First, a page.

Effect of Equivalence Ratio on the Particulate Emissions from a Spark-Ignited, Direct-Injected Gasoline Engine 2013-01-1560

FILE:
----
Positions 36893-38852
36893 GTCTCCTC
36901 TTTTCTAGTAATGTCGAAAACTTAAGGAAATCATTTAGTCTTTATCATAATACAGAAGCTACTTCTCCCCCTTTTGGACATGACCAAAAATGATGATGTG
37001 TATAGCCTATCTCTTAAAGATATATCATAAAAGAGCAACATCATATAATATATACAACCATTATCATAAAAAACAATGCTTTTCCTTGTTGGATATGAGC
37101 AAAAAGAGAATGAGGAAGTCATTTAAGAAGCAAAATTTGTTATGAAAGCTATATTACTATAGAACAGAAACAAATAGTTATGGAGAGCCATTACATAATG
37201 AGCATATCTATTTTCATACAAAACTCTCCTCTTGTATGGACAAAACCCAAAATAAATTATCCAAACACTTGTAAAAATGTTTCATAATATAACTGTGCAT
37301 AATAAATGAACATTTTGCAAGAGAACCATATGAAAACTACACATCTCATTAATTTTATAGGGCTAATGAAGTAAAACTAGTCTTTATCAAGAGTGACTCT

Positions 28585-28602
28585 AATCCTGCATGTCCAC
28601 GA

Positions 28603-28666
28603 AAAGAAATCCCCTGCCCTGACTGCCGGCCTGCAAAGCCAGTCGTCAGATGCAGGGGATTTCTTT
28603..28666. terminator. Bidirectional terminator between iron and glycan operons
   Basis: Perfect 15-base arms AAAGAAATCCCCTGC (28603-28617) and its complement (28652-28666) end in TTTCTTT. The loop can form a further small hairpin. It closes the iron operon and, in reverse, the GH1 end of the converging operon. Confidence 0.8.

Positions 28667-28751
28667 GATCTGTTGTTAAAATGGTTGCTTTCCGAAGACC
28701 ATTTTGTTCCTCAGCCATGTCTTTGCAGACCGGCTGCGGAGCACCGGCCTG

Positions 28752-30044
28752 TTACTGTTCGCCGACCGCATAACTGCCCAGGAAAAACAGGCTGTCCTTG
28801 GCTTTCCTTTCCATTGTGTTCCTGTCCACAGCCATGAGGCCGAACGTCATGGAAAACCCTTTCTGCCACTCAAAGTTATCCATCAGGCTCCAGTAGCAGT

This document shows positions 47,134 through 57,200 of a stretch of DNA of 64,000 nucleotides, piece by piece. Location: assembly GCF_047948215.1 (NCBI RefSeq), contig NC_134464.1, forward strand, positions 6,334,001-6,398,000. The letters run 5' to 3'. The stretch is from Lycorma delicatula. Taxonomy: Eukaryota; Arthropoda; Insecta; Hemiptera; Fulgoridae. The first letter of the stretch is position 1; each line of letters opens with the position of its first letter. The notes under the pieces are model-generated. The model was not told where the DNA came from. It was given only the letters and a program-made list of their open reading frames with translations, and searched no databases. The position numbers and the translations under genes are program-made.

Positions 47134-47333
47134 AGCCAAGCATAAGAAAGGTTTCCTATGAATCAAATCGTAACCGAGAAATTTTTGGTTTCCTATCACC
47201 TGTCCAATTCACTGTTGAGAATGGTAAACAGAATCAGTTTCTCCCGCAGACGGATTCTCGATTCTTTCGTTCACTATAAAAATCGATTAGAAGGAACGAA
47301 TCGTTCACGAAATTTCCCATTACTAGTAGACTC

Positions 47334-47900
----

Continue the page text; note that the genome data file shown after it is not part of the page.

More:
The effect of equivalence ratio on the particulate size distribution (PSD) in a spark-ignited, direct-injected (SIDI) engine was investigated. A single-cylinder, four-stroke, spark-ignited direct-injection engine fueled with certification gasoline was used for the measurements. The engine was operated with early injection during the intake stroke. Equivalence ratio was swept over the range where stable combustion was achieved. Throughout this range combustion phasing was held constant. Particle size distributions were measured as a function of equivalence ratio. The data show the sensitivity of both engine-out particle number and particle size to global equivalence ratio. As equivalence ratio was increased a larger fraction of particles were due to agglomerates with diameters ≻ 100 nm. For decreasing equivalence ratio smaller particles dominate the distribution. The total particle number and mass increased non-linearly with increasing equivalence ratio. High sensitivity of particulate number to even small equivalence ratio changes was seen. These changes may be attributed to changes in fuel and oxygen availability, as well as changes in the flame temperature and heat release. The results have implications for fuel/air ratio dithering, enrichment, and cold start in spark-ignition direct-injection engines.